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New Pilot Boat Arrives into Dublin Port

2nd December 2019
New Pilot Boat DPC Tolka New Pilot Boat DPC Tolka Photo: Conor McCabe

Dublin Port Company’s new Pilot Boat named DPC Tolka has arrived into Dublin Port at the weekend.

The state-of-the-art vessel will allow marine pilots to reach and board larger ships in all weather conditions from a greater distance out into Dublin Bay.

As Afloat reported last September, the leading UK boat builder Goodchild Marine Services Limited secured the contract to construct the new Boat.

The new 17.1 metre ORC vessel (originally expected to be delivered in July) is the first Pilot Boat for export by Norfolk-based Goodchild Marine Services Limited.

The boat is renowned for its fuel efficiency, capacity to cut emissions and ability to handle high speeds in bad weather owing to an innovative beak bow design which can steady the hull of the boat as it pitches into the sea.

Piloting the new vessel on her maiden voyage to Dublin was Alan Goodchild of the leading UK boat builder Goodchild Marine Services Limited, the Norfolk-based company that built DPC Tolka having secured the contract to construct the boat in 2018.

Taking delivery in Dublin Port was Harbour Master Captain Michael McKenna and Assistant Harbour Master Tristan Murphy. The new addition to the port’s fleet of working vessels, which includes tug boats Shackleton and Beaufort, multi-purpose workboat the Rosbeg, and pilot boats Liffey and Camac will replace the oldest pilot boat Dodder, which now retires from service after 23 years.

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Designed by French Naval Architect Pantocarene for both fuel efficiency and performance in challenging weather conditions, DPC Tolka features the latest navigational and safety equipment on board, including a dedicated Pilot workstation in the wheelhouse and hydraulic Man Overboard Recovery Platform at the stern.

With shipping companies increasingly deploying longer, deeper ships capable of carrying more cargo, DPC Tolka represents a vital upgrade in the provision of pilotage services at the Port and will allow Dublin Port’s team of highly skilled marine pilots to reach and board these ships in all weather conditions from a greater distance out into Dublin Bay.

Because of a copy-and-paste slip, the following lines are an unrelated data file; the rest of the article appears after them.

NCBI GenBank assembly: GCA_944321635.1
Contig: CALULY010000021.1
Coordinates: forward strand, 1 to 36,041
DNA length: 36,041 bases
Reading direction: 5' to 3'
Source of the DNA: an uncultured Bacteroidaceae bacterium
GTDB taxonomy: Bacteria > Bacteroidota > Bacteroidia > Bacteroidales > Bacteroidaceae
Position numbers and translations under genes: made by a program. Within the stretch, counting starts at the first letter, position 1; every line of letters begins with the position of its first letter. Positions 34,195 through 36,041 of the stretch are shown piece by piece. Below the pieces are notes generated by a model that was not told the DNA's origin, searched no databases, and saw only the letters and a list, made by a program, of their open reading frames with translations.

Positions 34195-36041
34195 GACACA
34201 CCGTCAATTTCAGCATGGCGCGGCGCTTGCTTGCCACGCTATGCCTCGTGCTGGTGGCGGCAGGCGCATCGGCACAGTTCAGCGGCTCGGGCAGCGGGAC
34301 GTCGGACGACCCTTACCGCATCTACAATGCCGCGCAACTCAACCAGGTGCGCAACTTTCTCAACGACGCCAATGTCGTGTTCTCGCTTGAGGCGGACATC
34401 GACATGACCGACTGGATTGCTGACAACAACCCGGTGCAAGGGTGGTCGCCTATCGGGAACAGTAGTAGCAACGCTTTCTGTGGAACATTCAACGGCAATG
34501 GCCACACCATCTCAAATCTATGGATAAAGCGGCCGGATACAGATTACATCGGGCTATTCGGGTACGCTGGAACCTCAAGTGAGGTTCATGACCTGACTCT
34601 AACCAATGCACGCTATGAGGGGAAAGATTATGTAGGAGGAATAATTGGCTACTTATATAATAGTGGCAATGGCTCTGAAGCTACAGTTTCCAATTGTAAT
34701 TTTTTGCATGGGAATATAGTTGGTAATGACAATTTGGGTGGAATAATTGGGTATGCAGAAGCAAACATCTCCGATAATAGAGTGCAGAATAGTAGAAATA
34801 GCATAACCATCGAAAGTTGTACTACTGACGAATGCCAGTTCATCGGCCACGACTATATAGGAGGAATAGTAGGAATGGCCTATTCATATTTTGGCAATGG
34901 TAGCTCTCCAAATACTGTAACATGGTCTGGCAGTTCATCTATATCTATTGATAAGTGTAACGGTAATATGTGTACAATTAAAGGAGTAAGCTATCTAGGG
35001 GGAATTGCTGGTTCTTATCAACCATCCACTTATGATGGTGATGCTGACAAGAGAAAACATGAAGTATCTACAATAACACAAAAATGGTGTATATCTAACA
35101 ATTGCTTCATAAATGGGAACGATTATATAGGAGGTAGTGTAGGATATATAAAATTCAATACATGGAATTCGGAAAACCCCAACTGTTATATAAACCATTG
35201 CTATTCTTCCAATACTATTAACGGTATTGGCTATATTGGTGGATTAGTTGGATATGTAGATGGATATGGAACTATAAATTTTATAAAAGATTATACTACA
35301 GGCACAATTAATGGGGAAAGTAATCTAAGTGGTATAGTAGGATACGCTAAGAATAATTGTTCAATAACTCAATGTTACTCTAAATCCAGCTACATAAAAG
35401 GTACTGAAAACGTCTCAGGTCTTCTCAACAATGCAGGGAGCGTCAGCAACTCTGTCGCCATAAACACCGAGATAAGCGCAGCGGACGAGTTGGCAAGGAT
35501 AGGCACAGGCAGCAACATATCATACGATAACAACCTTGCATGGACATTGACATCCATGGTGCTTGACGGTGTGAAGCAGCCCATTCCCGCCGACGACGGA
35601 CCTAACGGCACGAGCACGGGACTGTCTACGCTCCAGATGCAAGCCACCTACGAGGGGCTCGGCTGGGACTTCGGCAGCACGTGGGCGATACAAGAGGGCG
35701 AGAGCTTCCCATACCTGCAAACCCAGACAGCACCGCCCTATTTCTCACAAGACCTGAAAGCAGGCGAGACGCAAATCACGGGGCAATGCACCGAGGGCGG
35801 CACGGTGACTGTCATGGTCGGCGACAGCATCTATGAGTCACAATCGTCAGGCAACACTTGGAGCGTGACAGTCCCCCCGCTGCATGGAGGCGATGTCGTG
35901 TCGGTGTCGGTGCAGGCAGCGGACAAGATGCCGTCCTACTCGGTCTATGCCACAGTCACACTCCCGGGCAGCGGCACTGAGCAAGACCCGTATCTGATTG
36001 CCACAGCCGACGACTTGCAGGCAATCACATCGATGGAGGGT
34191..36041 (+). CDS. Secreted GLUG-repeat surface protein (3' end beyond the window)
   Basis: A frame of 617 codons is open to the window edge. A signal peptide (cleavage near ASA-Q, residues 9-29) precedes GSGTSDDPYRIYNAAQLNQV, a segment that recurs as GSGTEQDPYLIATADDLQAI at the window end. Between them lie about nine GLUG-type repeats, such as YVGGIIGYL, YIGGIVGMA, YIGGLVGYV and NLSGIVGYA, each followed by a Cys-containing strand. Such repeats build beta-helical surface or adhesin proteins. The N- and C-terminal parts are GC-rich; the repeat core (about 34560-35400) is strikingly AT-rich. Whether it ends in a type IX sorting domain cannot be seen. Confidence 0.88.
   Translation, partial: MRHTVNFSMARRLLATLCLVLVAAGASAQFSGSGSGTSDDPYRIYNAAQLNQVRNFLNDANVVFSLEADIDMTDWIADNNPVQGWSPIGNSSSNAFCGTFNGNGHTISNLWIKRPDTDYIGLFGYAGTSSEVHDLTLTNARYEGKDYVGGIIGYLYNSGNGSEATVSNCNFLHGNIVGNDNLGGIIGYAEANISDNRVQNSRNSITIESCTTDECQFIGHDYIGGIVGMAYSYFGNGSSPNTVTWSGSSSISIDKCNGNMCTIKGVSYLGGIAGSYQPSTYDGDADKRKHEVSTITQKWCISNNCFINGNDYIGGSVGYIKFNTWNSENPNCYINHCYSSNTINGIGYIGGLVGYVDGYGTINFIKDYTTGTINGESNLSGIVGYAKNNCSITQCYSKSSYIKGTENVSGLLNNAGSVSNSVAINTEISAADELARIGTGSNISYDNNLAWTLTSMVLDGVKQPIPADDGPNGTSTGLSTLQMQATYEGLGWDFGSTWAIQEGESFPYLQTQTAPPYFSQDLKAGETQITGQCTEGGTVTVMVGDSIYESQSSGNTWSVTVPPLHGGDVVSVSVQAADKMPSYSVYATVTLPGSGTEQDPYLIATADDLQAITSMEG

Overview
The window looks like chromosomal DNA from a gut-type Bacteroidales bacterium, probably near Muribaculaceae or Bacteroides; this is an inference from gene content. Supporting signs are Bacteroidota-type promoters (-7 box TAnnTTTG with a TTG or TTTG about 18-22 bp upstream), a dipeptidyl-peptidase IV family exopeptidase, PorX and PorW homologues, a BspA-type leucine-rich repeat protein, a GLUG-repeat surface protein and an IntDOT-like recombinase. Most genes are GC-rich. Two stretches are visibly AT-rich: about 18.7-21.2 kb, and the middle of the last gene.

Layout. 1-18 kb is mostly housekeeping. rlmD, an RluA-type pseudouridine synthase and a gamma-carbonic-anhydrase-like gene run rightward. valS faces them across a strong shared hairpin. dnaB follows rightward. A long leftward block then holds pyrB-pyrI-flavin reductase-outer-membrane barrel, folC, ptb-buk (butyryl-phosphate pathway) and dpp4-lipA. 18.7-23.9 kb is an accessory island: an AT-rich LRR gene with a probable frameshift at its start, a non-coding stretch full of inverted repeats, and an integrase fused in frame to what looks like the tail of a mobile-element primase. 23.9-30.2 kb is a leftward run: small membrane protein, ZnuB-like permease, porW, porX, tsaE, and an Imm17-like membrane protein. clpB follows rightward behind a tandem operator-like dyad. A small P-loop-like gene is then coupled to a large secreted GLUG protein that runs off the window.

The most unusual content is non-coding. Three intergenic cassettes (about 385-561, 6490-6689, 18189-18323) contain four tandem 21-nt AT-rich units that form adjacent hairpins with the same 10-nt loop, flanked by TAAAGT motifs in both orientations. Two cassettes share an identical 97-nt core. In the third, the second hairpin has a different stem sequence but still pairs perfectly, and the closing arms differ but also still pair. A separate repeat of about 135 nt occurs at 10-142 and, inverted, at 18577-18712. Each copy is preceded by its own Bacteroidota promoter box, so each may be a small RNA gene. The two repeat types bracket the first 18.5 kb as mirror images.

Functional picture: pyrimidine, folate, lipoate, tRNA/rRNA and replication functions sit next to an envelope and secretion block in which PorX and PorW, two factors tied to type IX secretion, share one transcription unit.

Dublin Port Harbour Master, Captain Michael McKenna, said: “Dublin Port Company is delighted to take delivery of DPC Tolka, and we’ve already started training our pilots and pilot boat teams on the workings of the new vessel ahead of entering service in the coming weeks. Demand for pilotage continues to grow as more and more ships service Dublin Port, and DPC Tolka will help meet the operational and navigational needs of both regular customers and visiting vessels in the years ahead. Our thanks to the crew at Goodchild Marine for their skills and workmanship in designing and delivering this vessel.”

Eamonn O’Reilly, Chief Executive, Dublin Port Company, said: “Investment in infrastructure is not simply confined to marine engineering works such as building quay walls, but also extends to the fleet that keeps the Port operational around the clock. Our pilots increasingly need to embark and disembark from much larger capacity ships, often in poor weather conditions or at peak times when demands for pilotage services are highest. DPC Tolka has allowed us to upgrade our equipment in line with customer investment in new ships and additional capacity on existing routes.”

Alan Goodchild, Managing Director, Goodchild Marine, said: “Our flagship ORC range of pilot boats are certainly making waves within the industry and we are delighted to be able to export our first ORC 171 to the Dublin Port Company.

“The pilot operation across the UK and Europe now demands bigger and stronger boats that can withstand the most challenging conditions. We believe we have responded to market demand by producing such a vessel.”

Steve Pierce, General Manager, Goodchild Marine said: “It is very important for us to consider the impact that our boats make, both financially and environmentally. Our ORCs are becoming renowned for cutting fuel emissions, with customers reporting fuel savings of up to 40% a year, which we hope is an incentive for both existing and potential clients.”

Published in Dublin Port
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